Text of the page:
For years, German automobile maker Volkswagen wooed consumers with a simple advertising slogan - Das Auto. In English, it means 'The Car', implying this is the car you should have. In the wake of the diesel emission scandal, it now seems Volkswagen, which in German means the 'people's car', might have to take back its words. UK-based Brand Finance's latest report suggests that Volkswagen, the world's largest passenger car maker, has slipped in brand rankings. According to the international brand valuation firm, the German car maker lost nearly $10 billion in brand value following the shocking developments in the past few days, resulting in global chief executive officer (CEO) Martin Winterkorn quitting. According to Brand Finance's CEO David Haigh, Volkswagen was the third largest automotive brand after Toyota and BMW in a 2015 listing of the world's top auto brands. However, the developments of the past few days have seen the German automaker tumble down that list to fifth position, after Toyota, BMW, Mercedes-Benz and Honda. Volkswagen's brand value is now $21 billion, by Brand Finance's latest assessment. In the earlier list, Volkswagen's brand value was $31 billion.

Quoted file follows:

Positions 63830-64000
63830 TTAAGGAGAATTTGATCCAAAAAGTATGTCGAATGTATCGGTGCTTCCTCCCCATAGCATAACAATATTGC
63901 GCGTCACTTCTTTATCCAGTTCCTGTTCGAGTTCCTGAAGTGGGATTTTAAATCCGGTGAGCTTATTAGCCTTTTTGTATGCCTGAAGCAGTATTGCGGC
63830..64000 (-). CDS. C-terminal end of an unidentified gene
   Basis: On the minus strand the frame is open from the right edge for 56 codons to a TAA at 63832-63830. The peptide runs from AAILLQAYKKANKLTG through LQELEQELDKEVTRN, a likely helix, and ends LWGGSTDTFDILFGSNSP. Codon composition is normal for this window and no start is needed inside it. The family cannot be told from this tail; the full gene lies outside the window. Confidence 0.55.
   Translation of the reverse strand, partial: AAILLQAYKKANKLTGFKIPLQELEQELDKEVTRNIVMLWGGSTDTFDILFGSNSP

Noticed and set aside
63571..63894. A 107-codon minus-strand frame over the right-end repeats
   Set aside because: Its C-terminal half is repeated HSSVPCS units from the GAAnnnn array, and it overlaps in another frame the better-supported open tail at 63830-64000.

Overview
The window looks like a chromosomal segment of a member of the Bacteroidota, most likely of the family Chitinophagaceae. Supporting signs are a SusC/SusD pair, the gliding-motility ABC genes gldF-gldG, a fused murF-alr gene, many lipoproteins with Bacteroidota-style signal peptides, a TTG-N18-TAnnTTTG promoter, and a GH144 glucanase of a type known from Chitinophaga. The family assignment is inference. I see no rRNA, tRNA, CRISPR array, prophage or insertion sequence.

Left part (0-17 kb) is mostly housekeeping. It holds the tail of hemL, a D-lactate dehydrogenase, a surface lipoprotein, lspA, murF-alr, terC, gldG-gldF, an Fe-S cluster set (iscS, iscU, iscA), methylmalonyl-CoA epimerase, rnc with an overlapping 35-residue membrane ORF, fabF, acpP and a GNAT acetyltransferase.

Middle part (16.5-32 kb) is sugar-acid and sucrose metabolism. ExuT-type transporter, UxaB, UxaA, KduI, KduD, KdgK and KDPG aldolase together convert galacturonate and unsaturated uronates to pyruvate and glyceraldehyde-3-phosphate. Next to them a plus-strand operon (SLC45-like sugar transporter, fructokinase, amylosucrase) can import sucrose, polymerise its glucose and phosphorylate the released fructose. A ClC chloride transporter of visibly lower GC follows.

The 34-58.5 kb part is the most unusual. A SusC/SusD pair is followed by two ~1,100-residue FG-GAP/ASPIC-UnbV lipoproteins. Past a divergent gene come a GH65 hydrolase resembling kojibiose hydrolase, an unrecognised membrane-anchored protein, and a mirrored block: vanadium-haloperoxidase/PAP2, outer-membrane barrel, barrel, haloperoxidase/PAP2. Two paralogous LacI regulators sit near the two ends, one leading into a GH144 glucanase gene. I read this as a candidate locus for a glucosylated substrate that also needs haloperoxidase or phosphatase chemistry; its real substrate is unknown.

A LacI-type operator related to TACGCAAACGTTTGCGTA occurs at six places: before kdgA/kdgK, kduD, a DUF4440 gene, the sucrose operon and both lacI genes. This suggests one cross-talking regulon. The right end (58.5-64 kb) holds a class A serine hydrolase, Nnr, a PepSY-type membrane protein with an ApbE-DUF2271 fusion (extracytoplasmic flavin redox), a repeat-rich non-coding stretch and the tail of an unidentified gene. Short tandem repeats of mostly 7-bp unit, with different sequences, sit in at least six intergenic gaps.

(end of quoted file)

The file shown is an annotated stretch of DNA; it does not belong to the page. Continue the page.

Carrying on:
Since none of the other auto brands has been touched yet by the diesel scandal, their 2015 brand values haven't changed (see chart). While BMW saw its stock price tank nearly 10 per cent on Thursday, following talk of the probe into the diesel emission scandal being widened by the German government, there have been no developments on the front. However, without a doubt, Volkswagen's 'dieselgate' has left a trail of destruction in its wake. Haigh of Brand Finance is scathing in his review. He says: "On first look, it appeared Volkswagen might escape such severe brand damage. But, as the scale of the deception has emerged over the past few days, it is beginning to look as though VW would face a crisis on an unprecedented scale." This point is endorsed by Santosh Desai, managing director and CEO, Future Brands, who says Volkswagen is having to deal with an unprecedented loss of credibility, something that rivals such as Toyota, Honda and Nissan did not have to. This, despite facing the challenge of having to contend with faulty air bags fitted by Japanese supplier Takata, resulting in one of the biggest products recalls in the US and other markets by these firms recently. Haigh says Toyota's product recalls in the past, notably between 2009 and 2011, impacted brand value. "After reaching a peak of $27.3 billion in 2010, it dropped to $26.2 billion in 2011 and further to $24.5 billion in 2012. It did not exceed the previous peak until 2014, when brand value was $34.9 billion, increasing slightly to $35 billion this year," he says of Toyota's performance over the years on the brand list. While Toyota's errors led "directly and visibly" to fatal accidents resulting in a brand-value erosion, Volkswagen's actions appear to be deliberate, sitting badly with its brand identity founded on reliability, honesty and efficiency, Haigh says. This has a damning impact on brand value, he adds.